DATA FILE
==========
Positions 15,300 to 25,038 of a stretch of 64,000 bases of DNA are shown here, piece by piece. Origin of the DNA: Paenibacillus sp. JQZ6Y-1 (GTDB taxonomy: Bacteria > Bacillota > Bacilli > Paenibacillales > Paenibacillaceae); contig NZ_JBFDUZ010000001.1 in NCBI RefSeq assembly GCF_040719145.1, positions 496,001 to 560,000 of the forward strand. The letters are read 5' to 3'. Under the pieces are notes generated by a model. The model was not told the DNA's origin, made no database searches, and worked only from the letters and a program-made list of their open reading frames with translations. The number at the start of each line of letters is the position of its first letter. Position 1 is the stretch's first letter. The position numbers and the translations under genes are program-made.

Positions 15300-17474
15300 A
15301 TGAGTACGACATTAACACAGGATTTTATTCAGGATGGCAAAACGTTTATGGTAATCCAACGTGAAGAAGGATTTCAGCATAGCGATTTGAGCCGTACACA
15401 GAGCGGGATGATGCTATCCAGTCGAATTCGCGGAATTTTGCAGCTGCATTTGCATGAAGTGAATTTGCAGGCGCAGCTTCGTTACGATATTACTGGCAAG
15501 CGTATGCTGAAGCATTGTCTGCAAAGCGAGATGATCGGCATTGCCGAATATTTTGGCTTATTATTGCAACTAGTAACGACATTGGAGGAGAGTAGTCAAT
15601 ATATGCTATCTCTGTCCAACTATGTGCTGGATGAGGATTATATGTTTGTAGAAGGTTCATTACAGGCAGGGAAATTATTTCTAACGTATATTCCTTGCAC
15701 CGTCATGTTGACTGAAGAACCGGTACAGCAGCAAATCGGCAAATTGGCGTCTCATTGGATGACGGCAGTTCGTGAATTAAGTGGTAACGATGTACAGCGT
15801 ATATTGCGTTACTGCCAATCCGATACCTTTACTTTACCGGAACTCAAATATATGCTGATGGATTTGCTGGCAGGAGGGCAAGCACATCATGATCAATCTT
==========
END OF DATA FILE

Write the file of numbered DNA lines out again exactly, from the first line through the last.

Positions 15,300 to 25,038 of a stretch of 64,000 bases of DNA are shown here, piece by piece. Origin of the DNA: Paenibacillus sp. JQZ6Y-1 (GTDB taxonomy: Bacteria > Bacillota > Bacilli > Paenibacillales > Paenibacillaceae); contig NZ_JBFDUZ010000001.1 in NCBI RefSeq assembly GCF_040719145.1, positions 496,001 to 560,000 of the forward strand. The letters are read 5' to 3'. Under the pieces are notes generated by a model. The model was not told the DNA's origin, made no database searches, and worked only from the letters and a program-made list of their open reading frames with translations. The number at the start of each line of letters is the position of its first letter. Position 1 is the stretch's first letter. The position numbers and the translations under genes are program-made.

Positions 15300-17474
15300 A
15301 TGAGTACGACATTAACACAGGATTTTATTCAGGATGGCAAAACGTTTATGGTAATCCAACGTGAAGAAGGATTTCAGCATAGCGATTTGAGCCGTACACA
15401 GAGCGGGATGATGCTATCCAGTCGAATTCGCGGAATTTTGCAGCTGCATTTGCATGAAGTGAATTTGCAGGCGCAGCTTCGTTACGATATTACTGGCAAG
15501 CGTATGCTGAAGCATTGTCTGCAAAGCGAGATGATCGGCATTGCCGAATATTTTGGCTTATTATTGCAACTAGTAACGACATTGGAGGAGAGTAGTCAAT
15601 ATATGCTATCTCTGTCCAACTATGTGCTGGATGAGGATTATATGTTTGTAGAAGGTTCATTACAGGCAGGGAAATTATTTCTAACGTATATTCCTTGCAC
15701 CGTCATGTTGACTGAAGAACCGGTACAGCAGCAAATCGGCAAATTGGCGTCTCATTGGATGACGGCAGTTCGTGAATTAAGTGGTAACGATGTACAGCGT
15801 ATATTGCGTTACTGCCAATCCGATACCTTTACTTTACCGGAACTCAAATATATGCTGATGGATTTGCTGGCAGGAGGGCAAGCACATCATGATCAATCTT